As the cliche goes: if you like being on committees, you shouldn’t be on committees; but the first time I was asked to go on the board of a cultural institution, I was flattered. The request touched that core of self-importance we all have, no matter how much we may claim to be unafflicted. They need me, I thought, not just anyone, but me.
“You won’t have to do anything,” I was assured, which dented the flattery somewhat. It also didn’t take me long to realise that, as all cultural organisations applying for public funding need a board of directors, and that there are an awful lot of said organisations, you don’t have to stand still for very long before you get nabbed.
The composition of many boards can look like the cast list for a murder mystery – one of those country house ones where they’re all snowbound and then suddenly the lights go out. Ideally you’ll have someone with a legal background, someone who knows about finance, a HR or corporate type, a PR person, and if you’re lucky, someone who has a lot of money, or access to loads of people who do. The “fun” can start as some of these struggle to understand the not-for-profit sector, its shoestring systems and seat-of-the-pants way of making sure the show goes on.
All this came to mind when I read the news that Kevin Rafter has been announced as the new Arts Council chairman, replacing Sheila Pratschke for a five-year term. Rafter, who is head of the school of communications at DCU, is no stranger to committees; he's also on the board of the Galway International Arts Festival, the expert advisory committee of Culture Ireland and the compliance committee of the Broadcasting Authority of Ireland.
He either likes committees, or he may be one of those altruistic people who want to give something back.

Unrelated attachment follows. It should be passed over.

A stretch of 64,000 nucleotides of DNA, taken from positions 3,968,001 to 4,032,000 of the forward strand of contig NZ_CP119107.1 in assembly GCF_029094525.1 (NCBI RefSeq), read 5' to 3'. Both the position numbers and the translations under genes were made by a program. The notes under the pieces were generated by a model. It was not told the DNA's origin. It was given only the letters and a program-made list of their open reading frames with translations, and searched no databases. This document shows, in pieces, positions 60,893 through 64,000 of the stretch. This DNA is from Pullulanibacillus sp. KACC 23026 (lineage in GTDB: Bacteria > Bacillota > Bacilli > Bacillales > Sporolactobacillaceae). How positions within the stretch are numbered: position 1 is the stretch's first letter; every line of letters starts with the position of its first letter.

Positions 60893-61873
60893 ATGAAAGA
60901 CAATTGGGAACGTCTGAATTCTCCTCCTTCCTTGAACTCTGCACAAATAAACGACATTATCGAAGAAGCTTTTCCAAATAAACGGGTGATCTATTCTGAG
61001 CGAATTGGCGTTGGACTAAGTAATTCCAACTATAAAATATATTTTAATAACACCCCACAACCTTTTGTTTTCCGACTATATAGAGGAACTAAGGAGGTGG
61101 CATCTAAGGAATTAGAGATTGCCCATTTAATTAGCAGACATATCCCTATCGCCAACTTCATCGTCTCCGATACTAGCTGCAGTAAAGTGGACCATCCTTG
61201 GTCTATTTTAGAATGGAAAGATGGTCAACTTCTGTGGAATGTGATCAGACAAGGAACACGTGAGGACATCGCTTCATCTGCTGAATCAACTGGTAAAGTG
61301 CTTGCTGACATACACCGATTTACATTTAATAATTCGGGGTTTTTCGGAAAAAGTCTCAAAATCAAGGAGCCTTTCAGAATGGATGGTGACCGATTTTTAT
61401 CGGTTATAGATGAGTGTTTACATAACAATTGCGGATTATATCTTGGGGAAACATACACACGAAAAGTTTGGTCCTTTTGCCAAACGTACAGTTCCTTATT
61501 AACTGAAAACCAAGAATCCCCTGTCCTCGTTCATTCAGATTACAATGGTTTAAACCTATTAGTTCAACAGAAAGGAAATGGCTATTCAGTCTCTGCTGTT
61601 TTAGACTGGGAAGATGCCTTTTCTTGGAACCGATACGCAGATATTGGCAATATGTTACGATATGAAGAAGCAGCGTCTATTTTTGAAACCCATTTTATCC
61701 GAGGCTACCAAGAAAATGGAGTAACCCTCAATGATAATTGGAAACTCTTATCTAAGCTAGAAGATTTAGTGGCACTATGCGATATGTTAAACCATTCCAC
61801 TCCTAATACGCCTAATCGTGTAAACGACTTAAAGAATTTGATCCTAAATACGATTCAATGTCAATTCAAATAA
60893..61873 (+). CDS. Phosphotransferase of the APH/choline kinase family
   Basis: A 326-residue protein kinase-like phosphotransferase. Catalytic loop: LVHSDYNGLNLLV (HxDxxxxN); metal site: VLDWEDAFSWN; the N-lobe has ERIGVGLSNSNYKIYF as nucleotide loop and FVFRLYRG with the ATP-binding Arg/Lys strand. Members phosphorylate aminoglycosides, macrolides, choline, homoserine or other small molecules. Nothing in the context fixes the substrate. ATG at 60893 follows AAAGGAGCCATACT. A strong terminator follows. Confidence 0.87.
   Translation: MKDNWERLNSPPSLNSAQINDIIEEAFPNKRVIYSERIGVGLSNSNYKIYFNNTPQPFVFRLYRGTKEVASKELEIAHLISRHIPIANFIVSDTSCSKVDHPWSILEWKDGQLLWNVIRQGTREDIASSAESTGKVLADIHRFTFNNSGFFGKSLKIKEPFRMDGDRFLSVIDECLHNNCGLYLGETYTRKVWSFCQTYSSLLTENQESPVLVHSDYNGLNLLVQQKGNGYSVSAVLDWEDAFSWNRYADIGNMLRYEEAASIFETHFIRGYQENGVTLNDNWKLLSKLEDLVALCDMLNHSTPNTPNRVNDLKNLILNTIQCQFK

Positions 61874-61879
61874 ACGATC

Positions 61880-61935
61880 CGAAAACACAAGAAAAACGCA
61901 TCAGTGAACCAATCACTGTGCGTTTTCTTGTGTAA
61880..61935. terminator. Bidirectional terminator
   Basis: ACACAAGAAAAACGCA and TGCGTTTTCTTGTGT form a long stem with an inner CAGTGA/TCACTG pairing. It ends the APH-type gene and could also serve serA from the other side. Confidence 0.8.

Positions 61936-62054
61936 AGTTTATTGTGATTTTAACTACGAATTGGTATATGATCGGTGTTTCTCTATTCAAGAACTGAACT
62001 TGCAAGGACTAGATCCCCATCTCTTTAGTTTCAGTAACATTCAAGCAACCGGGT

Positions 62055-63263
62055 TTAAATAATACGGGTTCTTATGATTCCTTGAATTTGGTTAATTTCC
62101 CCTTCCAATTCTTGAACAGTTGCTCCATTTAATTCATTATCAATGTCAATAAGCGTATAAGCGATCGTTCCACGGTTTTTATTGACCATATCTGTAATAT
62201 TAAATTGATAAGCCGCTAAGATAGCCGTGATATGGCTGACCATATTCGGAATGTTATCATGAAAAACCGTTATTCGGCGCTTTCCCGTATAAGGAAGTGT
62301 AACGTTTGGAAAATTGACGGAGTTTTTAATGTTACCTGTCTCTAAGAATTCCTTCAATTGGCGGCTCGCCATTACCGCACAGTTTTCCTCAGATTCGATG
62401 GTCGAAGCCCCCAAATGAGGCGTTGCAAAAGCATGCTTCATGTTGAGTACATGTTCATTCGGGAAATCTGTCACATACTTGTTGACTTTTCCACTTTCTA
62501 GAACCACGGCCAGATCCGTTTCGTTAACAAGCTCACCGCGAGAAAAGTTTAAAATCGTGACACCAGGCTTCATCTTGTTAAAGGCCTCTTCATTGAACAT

Not for the money
The money is unlikely to be a motivation. While the Arts Council chairperson gets €8,978 for their time, and is also entitled to expenses (outgoing chair Pratschke claimed €7,472 in 2017), most cultural boards are unpaid, and the best you can hope for are some half-decent biscuits. The expenses are necessary. As chairman, Rafter will have to go to a lot of stuff. When he gets there, he’ll have everyone staring at him. He’ll be sucked up to, and bitched about behind his back. He’ll also be damned for speaking out in an organisation not always renowned for being a happy ship, and damned for keeping silent.
But if giving something back is Rafter’s motivation, he’ll have ample opportunity, for although it is Arts Council director Orlaith McBride’s job to actually run the place, the chairperson can do an awful lot of policy shaping. Their effectiveness, on any board, depends on how well they get on with the chief executive. That relationship is key, and while some are fractious, others can be so cosy that so you don’t get that necessary testing of big decisions before they’re made.
The different cultural backgrounds can be a problem, too. I remember trying to explain to one tax exile, who used some of his permitted days in Ireland to advise the art magazine I worked with that, yes, we could make more money if we wrote about interiors and design, but that wasn’t really the point of us. At another organisation, it was assumed that “my people” could organise extraordinary events in wonderful places. I would try not to look too helpless and hopeless as I repeated to the assembled captains of industry that “my people” was me.
The situation is different in the US. There, a seat on the board offers massive amounts of cachet, and the motto for board members is: Give, Get or Go. You may be expected to endow the organisation with tens of millions of dollars (as was the case when Ronald S Lauder gave MoMA $65 million in one donation alone). But Ireland is a smaller society and, with the exception of a glittering and possibly misguided few, you don't have to buy your way into gallery openings or theatre first nights; enthusiasm for the art form is usually enough.
But if you really do want to give something back, cultural institutions need board members, and with the exception of those boards that seem to be forever miserable despite changes in personnel, it can be highly rewarding. You’re there to ensure that no one’s trading recklessly, and it’s up to you to see that systems are in place so that no one gets bullied, exploited or otherwise justifiably dismayed.
Beyond that, you also get to feel that warm glow, not when someone is flattering your pride by inviting you on in the first place, but for being close to that space where creativity happens, and maybe even helping it along the way. After my first experience, I felt, for a long time, that boards were not for me. But I'm back on one again now: Emma Martin's dance company, United Fall. And no, I don't get a fee, or expenses, but the biscuits are good, and the work? Her work is sublime.